Stories to Watch: Narrative in Medieval Manuscripts
At the J. Paul Getty Museum, Getty Center
February 22—May 15, 2011
February 9, 2011
LOS ANGELES—The illuminators of medieval manuscripts found creative ways to tell stories through pictures. A sequence of illustrations was often linked on a page, or several parts of a tale were incorporated in a single image. On view at the J. Paul Getty Museum, the Getty Center, February 22—May 15, 2011, Stories to Watch: Narrative in Medieval Manuscripts will display approximately 20 manuscripts and leaves with narrative illuminations from different periods and regions, presenting a fascinating variety of pictorial storytelling.
"Although medieval illustrators used various techniques to help convey a story, the viewer still needed to interpret certain clues and complete the stories using his or her imagination," say Kristen Collins, associate curator of Manuscripts. "In this way, fixed images came alive for the viewer."
Stories to Watch: Narrative in Medieval Manuscripts looks at the ingenious methods used in medieval manuscripts to visually convey crucial factors of narrative, including the drama of decisive moments, the development of events through time, and verbal interaction.
Typically, medieval artists illustrated stories with single images inserted at intervals throughout the text. However, these individual narrative scenes are more than simple snapshots. The moments chosen for depiction were strategically selected, and visual hints were often included to help the viewer imagine what happened before and after. Sometimes, the artists combined several stages of an event into one image, thus constructing an artificial moment instead of a sequence of events.
In medieval manuscripts, the depiction of a sequence of events can occur either within a single image or as a series of separately framed scenes. Although a series can give more narrative clues, the viewer still has to jump from scene to scene and fill in the gaps between them. Often, the artist helps identify the protagonists involved in successive events, for instance, by using the same costume for each character throughout. Nevertheless, it can be difficult to determine the direction in which to read a pictorial narrative because the layouts vary on the page.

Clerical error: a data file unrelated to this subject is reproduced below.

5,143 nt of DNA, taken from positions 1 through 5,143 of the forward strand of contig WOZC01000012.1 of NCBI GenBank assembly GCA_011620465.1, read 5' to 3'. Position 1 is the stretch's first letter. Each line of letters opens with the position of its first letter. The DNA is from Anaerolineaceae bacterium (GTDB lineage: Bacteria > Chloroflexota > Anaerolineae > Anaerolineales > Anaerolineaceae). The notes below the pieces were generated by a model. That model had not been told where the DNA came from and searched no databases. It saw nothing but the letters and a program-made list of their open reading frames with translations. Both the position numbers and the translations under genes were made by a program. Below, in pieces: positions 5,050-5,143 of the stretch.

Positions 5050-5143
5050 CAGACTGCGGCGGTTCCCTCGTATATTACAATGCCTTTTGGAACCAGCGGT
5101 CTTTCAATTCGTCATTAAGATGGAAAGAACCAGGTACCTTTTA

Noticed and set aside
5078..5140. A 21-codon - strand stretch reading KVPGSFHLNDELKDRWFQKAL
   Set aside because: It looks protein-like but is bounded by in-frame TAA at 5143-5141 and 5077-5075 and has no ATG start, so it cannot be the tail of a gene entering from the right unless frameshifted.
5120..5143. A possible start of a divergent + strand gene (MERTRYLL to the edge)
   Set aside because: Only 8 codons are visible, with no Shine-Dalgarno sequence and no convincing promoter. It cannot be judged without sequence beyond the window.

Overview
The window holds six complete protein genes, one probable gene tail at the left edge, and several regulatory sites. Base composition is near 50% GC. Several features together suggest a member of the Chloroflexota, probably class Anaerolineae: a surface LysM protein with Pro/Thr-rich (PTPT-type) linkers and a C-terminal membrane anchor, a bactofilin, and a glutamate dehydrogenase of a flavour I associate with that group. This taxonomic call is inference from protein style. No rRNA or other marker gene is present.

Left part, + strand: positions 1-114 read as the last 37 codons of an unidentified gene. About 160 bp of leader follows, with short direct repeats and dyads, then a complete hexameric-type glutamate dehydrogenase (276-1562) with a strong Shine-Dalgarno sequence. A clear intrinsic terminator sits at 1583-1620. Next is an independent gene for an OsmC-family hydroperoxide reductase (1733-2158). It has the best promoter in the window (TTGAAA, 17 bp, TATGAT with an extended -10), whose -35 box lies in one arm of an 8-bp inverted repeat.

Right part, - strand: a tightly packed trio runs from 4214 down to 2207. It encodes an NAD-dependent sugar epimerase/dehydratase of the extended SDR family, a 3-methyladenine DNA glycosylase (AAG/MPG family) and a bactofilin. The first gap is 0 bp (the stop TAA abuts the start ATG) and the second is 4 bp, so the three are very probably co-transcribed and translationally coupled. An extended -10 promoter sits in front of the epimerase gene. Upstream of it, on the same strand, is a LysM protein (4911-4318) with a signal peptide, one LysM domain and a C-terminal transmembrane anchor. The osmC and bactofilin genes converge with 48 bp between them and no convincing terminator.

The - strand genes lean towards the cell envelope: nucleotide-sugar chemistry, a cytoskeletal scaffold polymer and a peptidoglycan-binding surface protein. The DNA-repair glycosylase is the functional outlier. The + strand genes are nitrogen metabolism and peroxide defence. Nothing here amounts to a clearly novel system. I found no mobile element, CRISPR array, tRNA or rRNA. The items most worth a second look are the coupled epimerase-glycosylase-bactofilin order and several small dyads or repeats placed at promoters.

Words and Gestures
Stories move forward not only by physical action but also through dialogue and other forms of verbal action. In the current age of cartoons and comics, one is accustomed to finding speech bubbles inserted into pictorial narratives. Medieval artists integrated script into illustrations as well, but they also found other ways to depict what is being said. Techniques included using significant gestures, or showing the subsequent effects of spoken words.
The exhibition will also draw a connection between the visual stories in medieval manuscripts and today's pictorial narratives. Included in the exhibition is a 1936 comic strip from the Getty Research Institute's Special Collections, which shows the main character repeated in each panel, similar to pictures found in manuscripts. The last scene of the comic refers to the sculpture Laocoön Group, which represents the Trojan priest Laocoön and his sons, who were killed by snakes. In order to understand the comic, the viewer has to bring contextual knowledge about the sculpture to the image. Over time, the knowledge audiences have brought to pictorial narratives has changed, along with the preferred artistic techniques. But some methods, such as the repetition of the main characters, have endured.
Stories to Watch: Narrative in Medieval Manuscripts is co-curated by Kristen Collins, associate curator of manuscripts, and Henrike Manuwald, former manuscripts intern.
Note to editors: Images available upon request.
Image at top:"The Lamb Defeating the Ten Kings," about 1220—1235. Unknown. Spanish. Tempera colors and gold leaf on parchment. The J. Paul Getty Museum, Los Angeles, Ms. 77, recto.
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